Bottom line: With so much speculation on both sides of this argument, it should be disregarded entirely when making any political decision on the bill. It is an argument over the unknowable.
Should Progressives defeat the bill to increase their influence in Congress? The idea behind the "Progressive Block" strategy is that Progressives can take a play from Blue Dogs, and increase their influence in Congress, by threatening to join with Republicans to block must-pass legislation unless the Democratic leadership meets Progressive demands. In this case, the theory would say that because the Progressive demand for a public option was not met, Progressives in the House and Senate should block the entire bill.
It is still a good idea in theory, but in this specific case it lacks a critical element I had not considered over the summer: sufficient popular support from the Democratic rank and file. While conservatives and their Blue Dog enablers can rely upon a plutocratic lobbyist, media and donation system for support no matter what they do, Progressive power must flow from popular support. As such, Progressives will not increase their influence within Congress if they defy the wishes of about three-quarters of Democratic voters and defeat the bill. Doing so would actually undermine their influence in Congress, leaving them without big money, big media, or rank and file backing. They would have no source of power left.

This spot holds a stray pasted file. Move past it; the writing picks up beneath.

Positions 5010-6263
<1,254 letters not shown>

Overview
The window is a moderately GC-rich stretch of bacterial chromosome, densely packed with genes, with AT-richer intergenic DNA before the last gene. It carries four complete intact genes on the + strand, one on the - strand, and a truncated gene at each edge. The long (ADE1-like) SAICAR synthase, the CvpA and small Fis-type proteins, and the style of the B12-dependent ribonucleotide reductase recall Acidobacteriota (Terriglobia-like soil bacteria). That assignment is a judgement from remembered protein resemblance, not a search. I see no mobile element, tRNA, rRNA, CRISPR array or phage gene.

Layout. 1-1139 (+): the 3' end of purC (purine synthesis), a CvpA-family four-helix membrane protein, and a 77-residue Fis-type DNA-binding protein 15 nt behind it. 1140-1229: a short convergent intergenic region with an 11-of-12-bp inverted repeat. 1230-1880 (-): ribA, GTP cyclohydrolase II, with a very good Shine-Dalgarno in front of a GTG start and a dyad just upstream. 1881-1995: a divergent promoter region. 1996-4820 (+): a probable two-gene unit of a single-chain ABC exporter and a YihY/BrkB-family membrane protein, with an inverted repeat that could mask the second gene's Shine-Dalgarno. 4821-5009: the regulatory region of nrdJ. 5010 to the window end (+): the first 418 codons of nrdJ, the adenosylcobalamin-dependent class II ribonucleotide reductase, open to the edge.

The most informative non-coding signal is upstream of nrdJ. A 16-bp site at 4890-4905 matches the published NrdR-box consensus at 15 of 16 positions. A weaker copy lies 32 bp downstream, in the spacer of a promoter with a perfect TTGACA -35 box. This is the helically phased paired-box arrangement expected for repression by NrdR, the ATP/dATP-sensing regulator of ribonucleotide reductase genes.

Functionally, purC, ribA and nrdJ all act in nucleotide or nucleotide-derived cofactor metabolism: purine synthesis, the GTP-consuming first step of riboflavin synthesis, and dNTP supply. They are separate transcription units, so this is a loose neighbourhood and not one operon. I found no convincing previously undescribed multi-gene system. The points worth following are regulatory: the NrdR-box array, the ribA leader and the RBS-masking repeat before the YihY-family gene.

Bottom line: Progressives can't increase their influence in Congress by defying the will of a supermajority Democratic base. For this path to work, they need popular support among rank an file Democrats for their actions. Due in part to President Obama's popularity among the rank and file, that support does not exist for blocking the bill from the left.
Should the bill be delayed, rather than defeated, and passed through reconciliation? This is something which I agree we definitely should have done. With Senators becoming less progressive the deeper you dig into the bench, it is simple mathematics that a bill which only requires 51 votes can be made more progressive than a bill that requires 60 votes. Even if not every part of the bill can be passed through reconciliation, those parts that could have been passed through reconciliation would have been made stronger if they only required 51 votes. Further, more broadly speaking, we should be pushing to achieve a 51 vote Senate whenever possible.